Is anybody happy?
Prime minister Tony Abbott drew attention to his concerns about our national history curriculum in the last week of his election campaign, stating that it focused too much on trade unionism, neglected to reference the work of great coalition leaders and, perhaps most tellingly, didn’t place enough emphasis on the heritage of western civilization. Commentators have been quick to interpret this last point as criticism for the level of Indigenous history content within the curriculum, and while it is true that this type of sentiment is not an unusual angle for conservative politicians to take (John Howard banged the same drum last year in his lecture to the Sir Paul Hasluck Foundation), you could be forgiven for thinking that the Right are the only ones with an axe to grind about how young Australians are taught to understand their history and heritage.
On the other hand, you might not be surprised to learn that criticism for the curriculum has been fielded from other quarters.
In 2011, Helen Moran, Indigenous Co-chair of the National Sorry Day Committee labelled the draft curriculum as “clumsy” and “insensitive and insulting”. She claimed that it didn’t “have enough content regarding Aboriginal history” and more specifically explained that there was inadequate discussion surrounding the Stolen Generations and removal policies (Moran 2011). These sentiments were supported by the Independent Education Union of Australia (IEU 2011), and some academics concluded that challenges to Eurocentric perspectives within the curriculum were at best ‘rhetorical’ (see Salter 2010).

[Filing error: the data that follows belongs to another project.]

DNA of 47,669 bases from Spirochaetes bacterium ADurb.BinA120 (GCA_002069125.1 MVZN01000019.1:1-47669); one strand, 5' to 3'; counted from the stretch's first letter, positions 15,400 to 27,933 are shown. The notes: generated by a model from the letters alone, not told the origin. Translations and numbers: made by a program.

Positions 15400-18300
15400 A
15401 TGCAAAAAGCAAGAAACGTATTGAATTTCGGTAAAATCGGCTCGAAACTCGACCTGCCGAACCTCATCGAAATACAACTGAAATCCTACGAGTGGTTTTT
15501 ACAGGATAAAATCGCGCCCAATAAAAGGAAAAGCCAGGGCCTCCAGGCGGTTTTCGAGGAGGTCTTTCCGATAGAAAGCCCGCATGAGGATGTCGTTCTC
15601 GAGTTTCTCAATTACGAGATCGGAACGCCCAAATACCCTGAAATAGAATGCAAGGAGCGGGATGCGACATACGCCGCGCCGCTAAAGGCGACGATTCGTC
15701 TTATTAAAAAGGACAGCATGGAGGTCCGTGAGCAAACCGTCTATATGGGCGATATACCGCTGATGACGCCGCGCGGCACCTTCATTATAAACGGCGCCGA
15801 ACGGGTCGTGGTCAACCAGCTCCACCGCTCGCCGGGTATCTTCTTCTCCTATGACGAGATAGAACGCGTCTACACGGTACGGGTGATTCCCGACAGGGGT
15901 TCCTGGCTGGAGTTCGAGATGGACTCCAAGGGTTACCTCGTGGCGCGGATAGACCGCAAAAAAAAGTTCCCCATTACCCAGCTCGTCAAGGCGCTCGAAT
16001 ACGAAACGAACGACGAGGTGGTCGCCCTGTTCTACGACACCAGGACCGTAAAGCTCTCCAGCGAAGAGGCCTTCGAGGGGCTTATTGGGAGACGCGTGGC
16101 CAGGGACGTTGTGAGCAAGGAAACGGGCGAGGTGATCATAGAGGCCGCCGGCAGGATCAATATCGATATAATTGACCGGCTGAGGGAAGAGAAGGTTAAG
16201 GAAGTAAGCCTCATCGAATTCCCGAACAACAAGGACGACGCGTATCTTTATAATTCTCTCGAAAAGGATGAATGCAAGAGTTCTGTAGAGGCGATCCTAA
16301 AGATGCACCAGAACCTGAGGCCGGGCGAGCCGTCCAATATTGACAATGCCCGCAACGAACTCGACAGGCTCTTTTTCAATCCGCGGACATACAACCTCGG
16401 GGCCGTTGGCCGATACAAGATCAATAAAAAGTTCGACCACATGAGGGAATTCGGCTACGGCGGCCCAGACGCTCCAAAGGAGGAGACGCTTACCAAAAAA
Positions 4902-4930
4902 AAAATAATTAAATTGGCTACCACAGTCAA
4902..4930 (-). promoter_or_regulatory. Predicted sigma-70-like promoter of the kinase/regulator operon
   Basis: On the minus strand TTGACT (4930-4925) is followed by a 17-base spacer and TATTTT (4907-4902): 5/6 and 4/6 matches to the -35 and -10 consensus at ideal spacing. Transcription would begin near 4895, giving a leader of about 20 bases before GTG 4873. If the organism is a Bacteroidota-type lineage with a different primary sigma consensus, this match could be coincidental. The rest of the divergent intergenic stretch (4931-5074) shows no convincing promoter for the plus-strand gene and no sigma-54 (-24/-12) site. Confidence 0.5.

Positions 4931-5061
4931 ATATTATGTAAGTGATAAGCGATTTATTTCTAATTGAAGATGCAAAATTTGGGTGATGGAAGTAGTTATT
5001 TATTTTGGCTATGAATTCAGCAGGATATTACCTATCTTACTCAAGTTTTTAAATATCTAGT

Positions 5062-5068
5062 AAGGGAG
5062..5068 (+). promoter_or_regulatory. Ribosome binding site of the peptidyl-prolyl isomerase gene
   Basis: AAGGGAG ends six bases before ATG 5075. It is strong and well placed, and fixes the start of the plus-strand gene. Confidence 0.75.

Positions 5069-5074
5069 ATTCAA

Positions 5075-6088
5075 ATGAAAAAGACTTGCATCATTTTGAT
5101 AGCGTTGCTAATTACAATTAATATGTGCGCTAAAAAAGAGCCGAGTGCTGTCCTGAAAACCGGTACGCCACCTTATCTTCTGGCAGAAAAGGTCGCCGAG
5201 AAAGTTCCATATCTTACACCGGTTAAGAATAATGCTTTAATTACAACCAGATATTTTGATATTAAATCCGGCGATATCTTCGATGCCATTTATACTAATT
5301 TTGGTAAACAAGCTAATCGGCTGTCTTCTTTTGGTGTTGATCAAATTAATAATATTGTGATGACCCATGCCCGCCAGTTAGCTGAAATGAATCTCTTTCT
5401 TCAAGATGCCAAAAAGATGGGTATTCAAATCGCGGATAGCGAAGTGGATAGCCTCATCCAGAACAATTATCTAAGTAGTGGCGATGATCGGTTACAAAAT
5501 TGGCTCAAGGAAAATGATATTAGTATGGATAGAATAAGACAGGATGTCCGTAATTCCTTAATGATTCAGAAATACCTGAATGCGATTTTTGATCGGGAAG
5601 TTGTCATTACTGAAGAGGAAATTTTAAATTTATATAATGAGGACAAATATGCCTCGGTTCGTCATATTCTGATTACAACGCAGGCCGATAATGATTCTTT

But is content the real problem with our national history curriculum?
How did we get a national history curriculum, and what is it supposed to do?
To better understand what all the fuss is about, it is worth taking the time to look at the political context in which the curriculum was developed.
In 2006 the Australian History Summit was convened in order to draft a national curriculum for the teaching of history in response to the perception that Australian school students lacked a basic knowledge of critical historic events. Instigated by the Howard Liberal government which was subsequently defeated in the 2007 election, the outcome of this process, namely the Guide to the Teaching of Australian History in Years 9 and 10 (Australian Government 2007) was discarded by the Labor government in 2008, and Stuart Macintyre was appointed to the newly established National Curriculum Board, the remit of which was to produce framing documents for the development of a new national history curriculum. In December of that year the Melbourne Declaration on Educational Goals for Young Australians was approved by all states and territories, and in 2009 the Board released the Shape of the Australian Curriculum: History. It is these two documents that ultimately guided the content of the existing version of the National History Curriculum.
What is significant is that the change in government is believed to be clearly reflected in the socio-political perspective of these documents. Whilst conservative governments have sought to enforce the teaching of a version of Australian history centred around Western civilisation, Christianity and Australia’s Anglo-Celtic heritage, Labor’s curriculum is seen to have a distinctly ‘multicultural’ flavour.